Read the full article by Adam Wagner (The Raleigh News & Observer)
“RALEIGH — North Carolina could soon regulate one kind of forever chemical in groundwater for the first time and stiffen its rules for another.
On Monday, the N.C. Secretaries’ Science Advisory Board considered a rule recommendation that would see the state tighten groundwater standards for PFOA and PFOS, a pair of PFAS chemicals often referred to as ‘legacy compounds’ because they have been in use longer than other similar substances.
The proposed rule would make the state’s rules significantly more protective, with a combined allowed level of PFOA and PFOS of 70 parts per trillion in groundwater. Right now, there is no such standard for PFOS, and the interim standard for PFOA is 2,000 ppt.
‘N.C.’s groundwater standards are used to identify unsafe levels of groundwater contamination; set goals for groundwater remediation; and advise well owners on use of water from affected wells,’ Robin Smith, an environmental attorney and former North Carolina assistant secretary for the environment, wrote in a 2016 blog post. Often, Smith added, the state standards align with federal drinking water standards, but North Carolina has occasionally adopted groundwater rules even where there has not been a federal drinking water rule.
North Carolina does not have a drinking water standard for either chemical. The Environmental Protection Agency announced Friday that it intends to pursue a federal standard, or enforceable rule, for both of the legacy compounds.
PFOS belongs to a family that includes hundreds of synthetic, ‘perfluorinated’ compounds developed in the mid-20th century for their ability to deflect heat, oil and water.
They fulfilled tasks over the years that range from protecting carpets from stains, waterproofing tents and other outdoor gear, lining the interior of microwaveable popcorn bags, and smothering fires triggered by gasoline and other flammable liquids.
Researchers at the national level have linked overexposure to the chemicals with human health problems involving high cholesterol levels and, to a lesser degree of scientific certainty, with low infant birth weight, compromised immune systems, kidney and liver issues, poor thyroid function for PFOS, and cancer for PFOA.
The Science Advisory Board is made up of experts throughout the state and provides advice to the Department of Environmental Quality and Department of Health and Human Services. Originally, the board was set to vote on the recommended groundwater standard Monday, but chairman Tom Augspurger decided the board would vote on email because several board members calling in could not be heard in the Archdale Building hearing room.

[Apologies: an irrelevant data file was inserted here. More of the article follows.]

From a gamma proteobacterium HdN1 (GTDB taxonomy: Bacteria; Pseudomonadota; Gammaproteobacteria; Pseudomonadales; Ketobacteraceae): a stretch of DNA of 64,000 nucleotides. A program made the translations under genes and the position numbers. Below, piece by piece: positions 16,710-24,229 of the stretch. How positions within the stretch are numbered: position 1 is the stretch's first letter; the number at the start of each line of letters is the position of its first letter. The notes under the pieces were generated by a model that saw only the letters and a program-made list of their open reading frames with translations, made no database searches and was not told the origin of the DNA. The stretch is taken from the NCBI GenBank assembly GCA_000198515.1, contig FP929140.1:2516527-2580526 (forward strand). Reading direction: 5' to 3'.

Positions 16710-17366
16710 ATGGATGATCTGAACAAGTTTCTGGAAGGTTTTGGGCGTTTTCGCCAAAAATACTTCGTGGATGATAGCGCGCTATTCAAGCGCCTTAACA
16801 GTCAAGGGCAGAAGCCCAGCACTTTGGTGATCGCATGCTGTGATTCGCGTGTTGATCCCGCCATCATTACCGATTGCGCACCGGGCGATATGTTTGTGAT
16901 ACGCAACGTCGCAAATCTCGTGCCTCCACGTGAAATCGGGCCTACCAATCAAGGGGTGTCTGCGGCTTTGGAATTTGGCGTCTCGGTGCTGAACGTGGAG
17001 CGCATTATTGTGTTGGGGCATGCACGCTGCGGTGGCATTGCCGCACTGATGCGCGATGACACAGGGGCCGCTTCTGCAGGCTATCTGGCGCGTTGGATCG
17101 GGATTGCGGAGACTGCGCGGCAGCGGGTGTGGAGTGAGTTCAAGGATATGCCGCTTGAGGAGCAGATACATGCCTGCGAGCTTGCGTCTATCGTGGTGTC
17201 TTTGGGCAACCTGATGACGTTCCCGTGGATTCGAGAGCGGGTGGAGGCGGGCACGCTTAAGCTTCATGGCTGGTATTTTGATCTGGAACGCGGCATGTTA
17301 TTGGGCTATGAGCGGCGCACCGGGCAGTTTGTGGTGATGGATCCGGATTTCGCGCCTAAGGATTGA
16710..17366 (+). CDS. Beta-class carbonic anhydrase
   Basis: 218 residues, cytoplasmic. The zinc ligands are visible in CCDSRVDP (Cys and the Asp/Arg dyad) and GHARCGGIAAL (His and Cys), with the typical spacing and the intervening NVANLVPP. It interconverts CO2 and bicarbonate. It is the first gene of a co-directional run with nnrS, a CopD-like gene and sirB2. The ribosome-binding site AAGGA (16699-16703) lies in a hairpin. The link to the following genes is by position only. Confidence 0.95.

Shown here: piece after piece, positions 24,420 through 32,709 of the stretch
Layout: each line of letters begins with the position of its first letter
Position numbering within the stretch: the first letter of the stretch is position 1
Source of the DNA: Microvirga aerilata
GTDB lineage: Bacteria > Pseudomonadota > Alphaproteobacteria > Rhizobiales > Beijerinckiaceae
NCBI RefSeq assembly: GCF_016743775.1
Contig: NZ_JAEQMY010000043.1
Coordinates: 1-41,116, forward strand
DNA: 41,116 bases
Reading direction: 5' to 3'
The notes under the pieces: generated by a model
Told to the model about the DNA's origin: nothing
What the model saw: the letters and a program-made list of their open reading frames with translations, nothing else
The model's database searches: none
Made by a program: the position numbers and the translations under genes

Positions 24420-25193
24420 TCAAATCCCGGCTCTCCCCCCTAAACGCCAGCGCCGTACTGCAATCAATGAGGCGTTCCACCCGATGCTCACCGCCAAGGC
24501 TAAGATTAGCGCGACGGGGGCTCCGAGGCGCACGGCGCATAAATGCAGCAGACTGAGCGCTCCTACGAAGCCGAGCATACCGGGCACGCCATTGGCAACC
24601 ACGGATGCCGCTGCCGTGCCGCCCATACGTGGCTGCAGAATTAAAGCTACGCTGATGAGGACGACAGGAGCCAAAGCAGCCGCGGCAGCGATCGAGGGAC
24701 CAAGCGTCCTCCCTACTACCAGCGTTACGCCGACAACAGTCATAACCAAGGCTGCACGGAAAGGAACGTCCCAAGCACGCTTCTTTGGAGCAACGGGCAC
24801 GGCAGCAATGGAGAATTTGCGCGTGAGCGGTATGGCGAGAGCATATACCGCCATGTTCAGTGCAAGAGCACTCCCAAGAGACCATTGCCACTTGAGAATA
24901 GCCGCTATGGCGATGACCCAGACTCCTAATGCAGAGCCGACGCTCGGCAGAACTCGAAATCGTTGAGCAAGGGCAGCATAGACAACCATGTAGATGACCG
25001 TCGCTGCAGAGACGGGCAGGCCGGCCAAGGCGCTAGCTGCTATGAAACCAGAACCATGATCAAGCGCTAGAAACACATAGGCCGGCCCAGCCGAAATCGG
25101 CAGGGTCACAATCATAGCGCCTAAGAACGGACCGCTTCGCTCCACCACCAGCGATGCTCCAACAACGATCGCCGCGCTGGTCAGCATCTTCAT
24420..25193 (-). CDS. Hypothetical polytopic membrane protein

Should the board approve the recommendation, it would head to the state Environmental Management Commission, undergoing a lengthy rule-making process before it could become effective.
PFOA, which has been phased out, is also known as C8. It is frequently associated with Teflon, waterproof clothing and other uses. PFOS is historically associated with Scotchard, but is still used in many firefighting foams and food packaging.
PFOA and PFOS tweaks
Detlef Knappe, the N.C. State environmental engineering professor whose lab discovered the PFAS compound GenX in Wilmington’s drinking water, suggested tweaking the wording of the Science Advisory Board’s recommendation during Monday’s meeting to clarify that it only applies to PFOA and PFOS.
North Carolina groundwater standards state that if there is not enough information to establish a standard for a substance, then any detection above the practical quantitation limit, or the lowest level at which a lab can find the chemical, is a violation.
‘I don’t want this to be misinterpreted as saying the (practical quantitation limit) concept is something that we don’t enforce at all. … We have a concept in place that is protective to impacted communities,’ Knappe said.
Augspurgur agreed to add Knappe’s suggested wording, making it clear that science exists to establish a standard for PFOA and PFOS.
Jamie DeWitt, an East Carolina University toxicology professor, successfully requested that epidemiological data be included in the information considered when updating the standard now and in the future.
‘All of these (values) are dynamic, given new information that we get,’ DeWitt said. ‘So if we have new information from epidemiological studies that characterizes the hazard or points to a risk, then we would be remiss if we didn’t consider how those data may influence a health protective value’…”